However, India’s main concerns and a rigid stance against One Belt, One Road Initiative (OBOR), arise with suspicion and worry on the administrative aspects as the OBOR project might violate international norms and standards. India’s opposition is based on the fact that the (China- Pakistan Economic Corridor) CPEC passes through Indian territory (PoK) and China’s refusal to address this issue. Despite these concerns, few economists and strategists see the Belt Road Initiative (BRI) as an opportunity to boost the modernization of India’s infrastructure and give a new direction to industrialization and employment opportunities in India.

Today, it is undeniable that China has the financial resources, the technological know-how, and most importantly, the overwhelming imperative, in its own national interest, to accelerate the development of these nations to a degree that was unthinkable, even five years ago. It is also undeniable that the tunnel, roads, and train lines it plans to construct will pierce South Asia’s natural defences, the Himalayas, ending India’s dominance over the rest of the continent.

India’s isolation inside South Asia will only grow if it chooses not to participate in Belt Road Initiative (BRI), hastening the demise of its regional hegemony. But what would be even less excusable is that it will miss a once-in-a-lifetime chance to use China’s economic might for the advancement of India. Joining BRI will help India avoid this, and it can leverage the connectivity that the Belt Road Initiative (BRI) generates to boost trade and investment with other south Asian nations as well as with China.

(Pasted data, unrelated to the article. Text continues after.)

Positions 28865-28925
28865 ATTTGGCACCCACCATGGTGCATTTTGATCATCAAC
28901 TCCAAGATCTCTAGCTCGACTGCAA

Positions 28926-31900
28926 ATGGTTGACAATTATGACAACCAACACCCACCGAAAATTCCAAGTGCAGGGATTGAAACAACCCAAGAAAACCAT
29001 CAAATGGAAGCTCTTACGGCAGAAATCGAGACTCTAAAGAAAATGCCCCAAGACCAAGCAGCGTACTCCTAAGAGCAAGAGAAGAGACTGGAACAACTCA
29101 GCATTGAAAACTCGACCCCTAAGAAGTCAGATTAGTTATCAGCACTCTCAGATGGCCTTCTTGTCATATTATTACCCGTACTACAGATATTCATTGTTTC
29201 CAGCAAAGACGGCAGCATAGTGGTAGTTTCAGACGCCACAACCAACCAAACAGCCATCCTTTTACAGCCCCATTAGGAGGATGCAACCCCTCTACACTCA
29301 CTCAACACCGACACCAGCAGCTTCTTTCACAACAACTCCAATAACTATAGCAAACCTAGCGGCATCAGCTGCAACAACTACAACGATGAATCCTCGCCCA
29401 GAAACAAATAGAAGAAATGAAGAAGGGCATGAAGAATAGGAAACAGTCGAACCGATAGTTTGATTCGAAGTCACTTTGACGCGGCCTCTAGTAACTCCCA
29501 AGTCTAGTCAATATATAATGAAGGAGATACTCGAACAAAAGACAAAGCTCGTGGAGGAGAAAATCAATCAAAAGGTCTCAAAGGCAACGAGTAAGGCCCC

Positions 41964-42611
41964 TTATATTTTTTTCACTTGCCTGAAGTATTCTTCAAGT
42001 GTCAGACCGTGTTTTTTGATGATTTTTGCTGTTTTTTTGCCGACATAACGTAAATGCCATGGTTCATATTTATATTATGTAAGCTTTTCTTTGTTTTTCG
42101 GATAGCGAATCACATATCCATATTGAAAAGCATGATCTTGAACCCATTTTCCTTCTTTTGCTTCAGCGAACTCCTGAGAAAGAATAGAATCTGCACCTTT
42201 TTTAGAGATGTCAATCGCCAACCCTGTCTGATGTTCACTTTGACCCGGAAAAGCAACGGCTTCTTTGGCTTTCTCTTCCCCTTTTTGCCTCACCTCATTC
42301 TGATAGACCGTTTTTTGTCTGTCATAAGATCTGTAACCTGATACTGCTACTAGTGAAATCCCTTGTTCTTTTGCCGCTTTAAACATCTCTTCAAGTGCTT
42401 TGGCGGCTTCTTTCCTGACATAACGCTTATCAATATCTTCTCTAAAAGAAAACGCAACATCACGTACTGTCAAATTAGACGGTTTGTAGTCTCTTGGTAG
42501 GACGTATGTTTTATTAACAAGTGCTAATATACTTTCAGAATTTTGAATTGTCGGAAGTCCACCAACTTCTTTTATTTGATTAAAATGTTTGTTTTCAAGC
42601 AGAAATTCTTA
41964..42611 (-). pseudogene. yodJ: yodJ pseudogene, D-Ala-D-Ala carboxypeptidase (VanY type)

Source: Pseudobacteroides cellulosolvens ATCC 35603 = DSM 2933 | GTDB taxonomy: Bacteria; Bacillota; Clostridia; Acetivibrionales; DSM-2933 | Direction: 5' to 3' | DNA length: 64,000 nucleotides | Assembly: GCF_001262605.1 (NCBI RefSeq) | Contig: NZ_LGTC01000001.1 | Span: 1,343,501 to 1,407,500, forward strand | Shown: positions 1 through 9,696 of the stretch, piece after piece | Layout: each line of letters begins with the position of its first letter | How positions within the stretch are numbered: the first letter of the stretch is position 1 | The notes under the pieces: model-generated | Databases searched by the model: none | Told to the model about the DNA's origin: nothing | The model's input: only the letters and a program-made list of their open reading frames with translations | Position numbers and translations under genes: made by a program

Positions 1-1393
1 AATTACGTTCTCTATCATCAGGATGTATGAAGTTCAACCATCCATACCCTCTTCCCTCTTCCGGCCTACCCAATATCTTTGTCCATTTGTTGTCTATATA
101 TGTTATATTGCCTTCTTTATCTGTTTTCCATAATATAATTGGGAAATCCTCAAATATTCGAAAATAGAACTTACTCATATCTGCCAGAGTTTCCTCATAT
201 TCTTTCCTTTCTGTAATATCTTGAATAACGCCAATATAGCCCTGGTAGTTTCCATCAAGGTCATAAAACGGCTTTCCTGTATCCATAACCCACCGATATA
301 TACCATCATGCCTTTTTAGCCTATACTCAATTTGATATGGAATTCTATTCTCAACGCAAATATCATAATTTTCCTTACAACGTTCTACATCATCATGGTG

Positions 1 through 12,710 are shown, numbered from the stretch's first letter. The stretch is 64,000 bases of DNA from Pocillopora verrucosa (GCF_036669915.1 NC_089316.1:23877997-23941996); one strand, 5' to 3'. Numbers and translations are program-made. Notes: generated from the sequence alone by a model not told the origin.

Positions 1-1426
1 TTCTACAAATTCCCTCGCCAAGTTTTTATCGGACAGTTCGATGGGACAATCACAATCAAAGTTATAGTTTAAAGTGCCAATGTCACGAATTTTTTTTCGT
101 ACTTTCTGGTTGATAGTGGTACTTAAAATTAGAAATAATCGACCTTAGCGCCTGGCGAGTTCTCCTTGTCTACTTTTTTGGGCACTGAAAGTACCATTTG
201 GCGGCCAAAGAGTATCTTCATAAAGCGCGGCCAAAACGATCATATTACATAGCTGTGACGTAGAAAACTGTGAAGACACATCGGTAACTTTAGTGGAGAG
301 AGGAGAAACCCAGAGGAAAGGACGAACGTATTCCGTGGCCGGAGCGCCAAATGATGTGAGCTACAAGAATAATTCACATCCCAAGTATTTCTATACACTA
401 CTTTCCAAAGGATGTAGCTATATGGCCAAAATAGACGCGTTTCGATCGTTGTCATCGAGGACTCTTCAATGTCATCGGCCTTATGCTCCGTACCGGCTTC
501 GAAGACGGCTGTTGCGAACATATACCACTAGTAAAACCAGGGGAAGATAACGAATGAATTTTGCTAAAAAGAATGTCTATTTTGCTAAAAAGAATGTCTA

In addition to this, India’s willingness to participate and obviously create greater economic viability would also generate greater goodwill within important sections of the Chinese state. This goodwill may well have an impact on other aspects of politics, such as the Nuclear Suppliers Groups (NSG) and the readiness to put more pressure on Pakistani state actors to combat terrorism both covertly and overtly. India can function as a “swing factor” by participating in the CPEC particularly and the OBOR more broadly across Central Asia and Southeast Asia.

India will need to start the process. The Indian government will need to rebuild, reposition, and enlarge its foreign policy apparatus as well as develop and strengthen its military diplomacy and the nation’s intellectual capacities in its immediate neighbourhood in order for all of this to succeed.

With the potential to extensively contribute to regional integration, political stability, and economic empowerment while transforming Asia into a genuinely global participant, the Belt and Road plan has plenty to offer. China is already affecting and reshaping the global order in a variety of ways simply because of its size, and developing countries that rely on Chinese investments can even feel the effects of China’s domestic economic woes. The adage “When China sneezes, the world catches a cold” takes on a completely new significance in this new period and has enormous utility for business forces, diplomatic circles, and intelligence czars.